Roscosmos
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Russia’s Space Station Module Launch Was Filled With Drama

byVictor Tangermann
Jul 23
Roscosmos

Was there ever anything wrong with its main engines?

From Russia With Love

Despite confirming it would eventually abandon the International Space Station, Russia’s federal space agency Roscosmos had one last contribution to make.

Russia’s brand new space station module called Nauka successfully launched into space on Wednesday — but there was a change of plans once it entered space.

Unconfirmed reports emerged of a main engine failure cutting the module’s efforts to raise its orbit short. It’s an unfortunate bit of a drama for a space lab that was meant to launch in 2007, as Gizmodo points out, but had to be delayed due to technical problems at the time.

Raising Orbit

Fortunately, Roscosmos later announced on Twitter that the “test activation of the propulsion system of the module Nauka and the orbit formation impulse were worked out normally.”

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As is characteristic of the space agency, the messaging around the incident was rather vague. It’s still unclear if Nauka’s main engines were ever ignited — or if there was an issue with them to begin with.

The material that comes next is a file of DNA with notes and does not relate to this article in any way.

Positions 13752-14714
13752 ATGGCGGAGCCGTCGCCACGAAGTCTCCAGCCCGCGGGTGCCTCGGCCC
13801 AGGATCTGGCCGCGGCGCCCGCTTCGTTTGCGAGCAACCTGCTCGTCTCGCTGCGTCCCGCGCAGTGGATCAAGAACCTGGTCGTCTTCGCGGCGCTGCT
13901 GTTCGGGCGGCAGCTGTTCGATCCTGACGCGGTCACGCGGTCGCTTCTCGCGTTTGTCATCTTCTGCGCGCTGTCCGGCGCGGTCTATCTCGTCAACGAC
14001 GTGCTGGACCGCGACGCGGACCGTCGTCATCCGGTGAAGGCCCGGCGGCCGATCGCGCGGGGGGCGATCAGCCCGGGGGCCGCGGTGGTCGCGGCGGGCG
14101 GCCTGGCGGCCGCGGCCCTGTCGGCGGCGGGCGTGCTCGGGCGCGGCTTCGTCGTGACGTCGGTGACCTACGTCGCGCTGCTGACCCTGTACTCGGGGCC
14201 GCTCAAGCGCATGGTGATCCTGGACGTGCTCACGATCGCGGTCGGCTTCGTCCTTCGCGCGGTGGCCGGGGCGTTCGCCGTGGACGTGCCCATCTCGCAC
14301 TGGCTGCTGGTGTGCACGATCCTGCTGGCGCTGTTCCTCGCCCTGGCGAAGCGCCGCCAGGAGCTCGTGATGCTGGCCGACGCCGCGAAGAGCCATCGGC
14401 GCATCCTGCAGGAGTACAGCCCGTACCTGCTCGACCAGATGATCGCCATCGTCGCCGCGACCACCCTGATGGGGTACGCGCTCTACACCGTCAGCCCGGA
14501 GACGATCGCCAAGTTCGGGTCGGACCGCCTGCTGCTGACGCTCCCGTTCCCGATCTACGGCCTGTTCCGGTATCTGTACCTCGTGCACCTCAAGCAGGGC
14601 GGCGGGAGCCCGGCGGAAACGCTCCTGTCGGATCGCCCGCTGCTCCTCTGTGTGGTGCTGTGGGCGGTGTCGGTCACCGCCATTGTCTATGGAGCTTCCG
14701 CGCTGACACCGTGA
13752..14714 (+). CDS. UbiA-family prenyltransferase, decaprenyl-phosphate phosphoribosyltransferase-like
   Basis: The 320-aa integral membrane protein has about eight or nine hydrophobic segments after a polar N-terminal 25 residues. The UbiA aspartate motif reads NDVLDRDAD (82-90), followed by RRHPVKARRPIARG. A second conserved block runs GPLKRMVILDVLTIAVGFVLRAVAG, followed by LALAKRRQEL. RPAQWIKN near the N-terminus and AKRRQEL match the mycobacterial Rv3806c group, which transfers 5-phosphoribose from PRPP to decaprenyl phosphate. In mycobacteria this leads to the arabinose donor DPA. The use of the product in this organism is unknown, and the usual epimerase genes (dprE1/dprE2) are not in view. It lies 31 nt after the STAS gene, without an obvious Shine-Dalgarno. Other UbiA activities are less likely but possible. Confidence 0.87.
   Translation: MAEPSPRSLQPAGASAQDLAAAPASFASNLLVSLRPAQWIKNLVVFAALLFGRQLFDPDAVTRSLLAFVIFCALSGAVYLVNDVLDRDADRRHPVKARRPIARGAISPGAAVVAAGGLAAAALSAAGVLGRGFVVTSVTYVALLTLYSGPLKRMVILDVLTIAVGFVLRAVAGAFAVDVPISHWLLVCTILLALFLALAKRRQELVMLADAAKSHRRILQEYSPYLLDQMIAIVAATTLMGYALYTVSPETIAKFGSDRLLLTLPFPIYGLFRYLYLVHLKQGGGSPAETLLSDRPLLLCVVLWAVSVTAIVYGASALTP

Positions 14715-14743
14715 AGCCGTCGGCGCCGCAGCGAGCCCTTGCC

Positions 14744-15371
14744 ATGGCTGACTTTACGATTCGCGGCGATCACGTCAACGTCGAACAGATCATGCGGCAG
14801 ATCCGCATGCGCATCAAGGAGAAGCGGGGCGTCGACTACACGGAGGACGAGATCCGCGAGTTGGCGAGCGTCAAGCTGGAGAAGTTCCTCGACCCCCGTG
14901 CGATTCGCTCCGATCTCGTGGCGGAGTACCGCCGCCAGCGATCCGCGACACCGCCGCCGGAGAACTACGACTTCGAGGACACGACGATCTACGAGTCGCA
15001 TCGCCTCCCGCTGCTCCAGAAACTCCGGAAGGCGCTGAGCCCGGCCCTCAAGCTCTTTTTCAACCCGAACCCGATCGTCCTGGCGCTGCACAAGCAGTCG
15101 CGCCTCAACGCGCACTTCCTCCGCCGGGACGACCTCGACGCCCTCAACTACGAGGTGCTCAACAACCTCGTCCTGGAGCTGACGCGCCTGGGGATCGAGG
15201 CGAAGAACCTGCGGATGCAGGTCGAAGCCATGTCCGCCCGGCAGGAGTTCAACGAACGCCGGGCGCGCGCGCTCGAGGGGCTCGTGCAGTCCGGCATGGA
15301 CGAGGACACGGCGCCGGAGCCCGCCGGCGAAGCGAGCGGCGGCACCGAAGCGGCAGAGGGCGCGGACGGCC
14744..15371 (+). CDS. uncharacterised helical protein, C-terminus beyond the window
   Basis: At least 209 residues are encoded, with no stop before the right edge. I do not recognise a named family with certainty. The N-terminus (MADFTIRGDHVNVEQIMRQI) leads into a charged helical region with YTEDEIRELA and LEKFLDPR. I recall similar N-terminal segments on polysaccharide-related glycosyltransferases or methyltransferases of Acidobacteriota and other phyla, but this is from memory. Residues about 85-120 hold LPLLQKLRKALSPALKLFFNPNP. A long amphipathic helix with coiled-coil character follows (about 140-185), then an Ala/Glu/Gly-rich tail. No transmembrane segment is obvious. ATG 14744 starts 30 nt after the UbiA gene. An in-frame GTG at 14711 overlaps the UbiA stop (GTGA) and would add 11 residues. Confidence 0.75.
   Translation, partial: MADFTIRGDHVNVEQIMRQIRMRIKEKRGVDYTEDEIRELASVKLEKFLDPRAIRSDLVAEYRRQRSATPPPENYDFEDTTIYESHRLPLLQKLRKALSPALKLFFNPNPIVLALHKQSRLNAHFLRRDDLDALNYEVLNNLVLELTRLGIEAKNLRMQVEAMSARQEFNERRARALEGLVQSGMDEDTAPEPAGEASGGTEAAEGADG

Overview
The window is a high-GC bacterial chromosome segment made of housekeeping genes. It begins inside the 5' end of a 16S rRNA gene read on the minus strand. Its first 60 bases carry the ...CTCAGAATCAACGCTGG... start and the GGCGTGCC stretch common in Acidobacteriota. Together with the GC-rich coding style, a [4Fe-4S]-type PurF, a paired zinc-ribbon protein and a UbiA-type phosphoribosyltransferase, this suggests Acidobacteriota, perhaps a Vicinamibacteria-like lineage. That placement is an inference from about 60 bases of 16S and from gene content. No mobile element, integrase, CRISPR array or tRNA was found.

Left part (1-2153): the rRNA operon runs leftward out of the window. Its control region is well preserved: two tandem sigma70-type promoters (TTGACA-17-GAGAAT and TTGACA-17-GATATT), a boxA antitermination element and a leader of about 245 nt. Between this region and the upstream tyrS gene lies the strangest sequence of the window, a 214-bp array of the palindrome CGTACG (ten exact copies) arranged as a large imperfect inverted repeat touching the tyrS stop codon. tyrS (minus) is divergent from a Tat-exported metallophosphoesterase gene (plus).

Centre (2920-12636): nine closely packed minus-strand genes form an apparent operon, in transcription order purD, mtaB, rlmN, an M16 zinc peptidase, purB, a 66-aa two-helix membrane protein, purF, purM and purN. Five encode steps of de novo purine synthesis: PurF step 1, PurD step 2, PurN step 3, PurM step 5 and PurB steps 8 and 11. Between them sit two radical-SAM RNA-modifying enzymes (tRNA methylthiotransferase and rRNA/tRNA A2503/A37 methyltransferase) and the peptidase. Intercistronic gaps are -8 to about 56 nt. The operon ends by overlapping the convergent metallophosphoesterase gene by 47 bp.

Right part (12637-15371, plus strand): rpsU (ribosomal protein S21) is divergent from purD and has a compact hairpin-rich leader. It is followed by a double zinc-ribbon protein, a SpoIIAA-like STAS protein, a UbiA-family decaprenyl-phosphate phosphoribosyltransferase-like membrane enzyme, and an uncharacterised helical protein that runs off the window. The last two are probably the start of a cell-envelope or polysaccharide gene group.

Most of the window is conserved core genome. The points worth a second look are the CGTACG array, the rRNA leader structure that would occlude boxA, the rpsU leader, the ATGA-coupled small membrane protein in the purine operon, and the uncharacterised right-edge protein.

The agency released orbital parameters of two correction maneuvers, showing how its orbit was adjusted. “Thus, the telemetry confirmed the module propulsion unit operability,” the update read.

Harvard Center for Astrophysics astronomer Jonathan McDowell noted early Friday morning that Nauka’s orbital data shows that it is “still in the post-maneuver orbit, no additional orbit changes yet.”

Goodbye Pirs

The setback has forced Roscosmos to delay the departure of Russia’s outgoing Pirs module from the ISS, a 20-year-old segment that is scheduled to be de-orbited. The segment was meant to be replaced with the Nauka module. A pair of cosmonauts spent hours during a spacewalk in early June to set up the dismemberment of the module from the ISS.

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Roscosmos has now delayed Pirs’ departure until Saturday so engineers have more time to figure out what to do with the Nauka module.

It’s an unfortunate kerfuffle — and arguably the last thing the space agency needs in its plans to establish its own space station.

READ MORE: Russia Averts Possible Disaster as New Space Station Module Finally Reaches Proper Orbit [Gizmodo]

More on Roscosmos: Russia Wants to Send a Nuclear-Powered “Space Tug” to Jupiter

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